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I have an adventure that involves consuming native entheogens in order to see and combat the Evil Badness From Beyond Time. The Investigators who do will be tripping balls, and I'm not sure how to handle this, both in the "real" world (where other dangerous, hectic nonsense will be going down) and the weird world of their hallucinations, where I want to frame the perception of and battle with monsters in a unique and scary way. What's the best approach to making this work at the table?

I'd really like some Trail-specific mechanical advice - I've got the research down but I'm not sure how to game this.

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I am interested in rules advice and also general "how to GM this situation" advice. But more the former. –  Jmstar Sep 30 '10 at 12:47
    
This reminds me of Earthbound and Problem Sleuth at the same time. I like it. –  Andrew Koester Oct 6 '10 at 16:23

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The first thing is: there isn't an obvious mechanic in Trail of Cthulhu that does this. That is, there isn't an "altered states of consciousness" mechanic. So you get to make up your own. Hooray! It's a sidebar in your adventure.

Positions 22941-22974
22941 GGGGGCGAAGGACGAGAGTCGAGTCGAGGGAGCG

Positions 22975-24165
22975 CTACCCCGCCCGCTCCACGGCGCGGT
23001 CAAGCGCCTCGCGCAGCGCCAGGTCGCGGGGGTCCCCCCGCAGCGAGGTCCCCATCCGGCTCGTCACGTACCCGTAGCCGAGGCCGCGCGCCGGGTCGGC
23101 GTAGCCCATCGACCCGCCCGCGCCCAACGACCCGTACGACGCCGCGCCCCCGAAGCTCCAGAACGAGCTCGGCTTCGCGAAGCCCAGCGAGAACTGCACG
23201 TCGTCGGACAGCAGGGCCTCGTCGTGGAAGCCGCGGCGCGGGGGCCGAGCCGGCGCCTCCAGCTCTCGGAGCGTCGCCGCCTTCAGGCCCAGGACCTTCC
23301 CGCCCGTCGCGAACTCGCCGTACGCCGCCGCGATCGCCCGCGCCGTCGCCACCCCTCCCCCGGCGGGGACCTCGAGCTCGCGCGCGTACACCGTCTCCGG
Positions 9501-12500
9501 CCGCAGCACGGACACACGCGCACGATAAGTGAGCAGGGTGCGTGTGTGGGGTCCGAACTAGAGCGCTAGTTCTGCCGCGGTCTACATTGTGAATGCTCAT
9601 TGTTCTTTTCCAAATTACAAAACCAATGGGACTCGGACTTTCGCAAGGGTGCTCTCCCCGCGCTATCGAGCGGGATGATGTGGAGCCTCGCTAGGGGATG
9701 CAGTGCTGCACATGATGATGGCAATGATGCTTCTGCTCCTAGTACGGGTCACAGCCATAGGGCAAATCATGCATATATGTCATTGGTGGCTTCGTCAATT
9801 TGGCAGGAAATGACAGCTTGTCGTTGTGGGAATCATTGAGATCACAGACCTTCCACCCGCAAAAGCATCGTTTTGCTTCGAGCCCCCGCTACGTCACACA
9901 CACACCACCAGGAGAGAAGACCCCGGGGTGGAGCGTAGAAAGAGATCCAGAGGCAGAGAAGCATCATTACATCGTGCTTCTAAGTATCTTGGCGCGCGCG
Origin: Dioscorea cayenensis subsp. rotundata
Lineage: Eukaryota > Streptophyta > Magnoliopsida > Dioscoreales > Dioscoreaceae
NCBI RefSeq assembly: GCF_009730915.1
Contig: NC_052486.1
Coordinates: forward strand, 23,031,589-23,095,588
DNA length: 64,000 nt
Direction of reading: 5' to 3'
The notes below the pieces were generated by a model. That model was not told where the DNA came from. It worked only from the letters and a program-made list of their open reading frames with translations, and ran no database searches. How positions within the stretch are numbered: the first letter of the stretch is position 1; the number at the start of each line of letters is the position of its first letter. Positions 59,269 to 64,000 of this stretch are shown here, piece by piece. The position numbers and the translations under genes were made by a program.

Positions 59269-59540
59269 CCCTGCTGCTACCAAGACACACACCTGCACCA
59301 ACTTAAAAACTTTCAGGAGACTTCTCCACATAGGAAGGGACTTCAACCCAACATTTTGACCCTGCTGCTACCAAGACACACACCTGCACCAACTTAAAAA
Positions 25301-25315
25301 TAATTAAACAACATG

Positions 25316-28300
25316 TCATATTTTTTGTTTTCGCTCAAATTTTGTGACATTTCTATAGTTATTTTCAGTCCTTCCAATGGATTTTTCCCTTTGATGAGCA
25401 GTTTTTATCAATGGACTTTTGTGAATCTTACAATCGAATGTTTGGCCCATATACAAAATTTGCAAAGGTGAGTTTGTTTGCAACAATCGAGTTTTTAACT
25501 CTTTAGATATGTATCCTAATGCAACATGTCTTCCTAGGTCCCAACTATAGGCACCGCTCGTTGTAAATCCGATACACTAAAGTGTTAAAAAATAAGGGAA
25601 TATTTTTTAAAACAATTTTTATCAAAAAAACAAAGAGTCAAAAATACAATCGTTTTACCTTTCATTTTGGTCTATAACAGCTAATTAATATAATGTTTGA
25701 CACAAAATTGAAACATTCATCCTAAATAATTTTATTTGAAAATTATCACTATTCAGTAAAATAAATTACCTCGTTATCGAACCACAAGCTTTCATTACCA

There are different ways to handle it. Pick some or all of the following.

  1. When you narrate what's happening, you incorporate false things, which are hallucinations. (This one's a given, I think.)

  2. Those hallucinations can cause Stability Checks. For example: you're covered in crawling ants. Make a roll.

  3. Investigators can try to disbelieve what they're seeing. Make a Psychoanalysis Test. If you succeed, you see the real world. If you don't, you fully believe what you're seeing.

  4. Even better...to disbelieve what you're seeing, make a Stability Test. Not a Stability Check (which makes you lose Stability if you fail), but a Stability Test, against a Difficulty Number. If you succeed, you see the real world; if you fail, you fully believe what you're seeing. Thus, you can push yourself to see through the hallucination, but it costs you Stability. This pushes your Stability lower and perhaps (see point 6) the hallucinations get worse. Fun!

  5. Spend a point of Pharmacy (or maybe Medicine) to know what's happening to you. This gives you a bonus on those Stability Tests.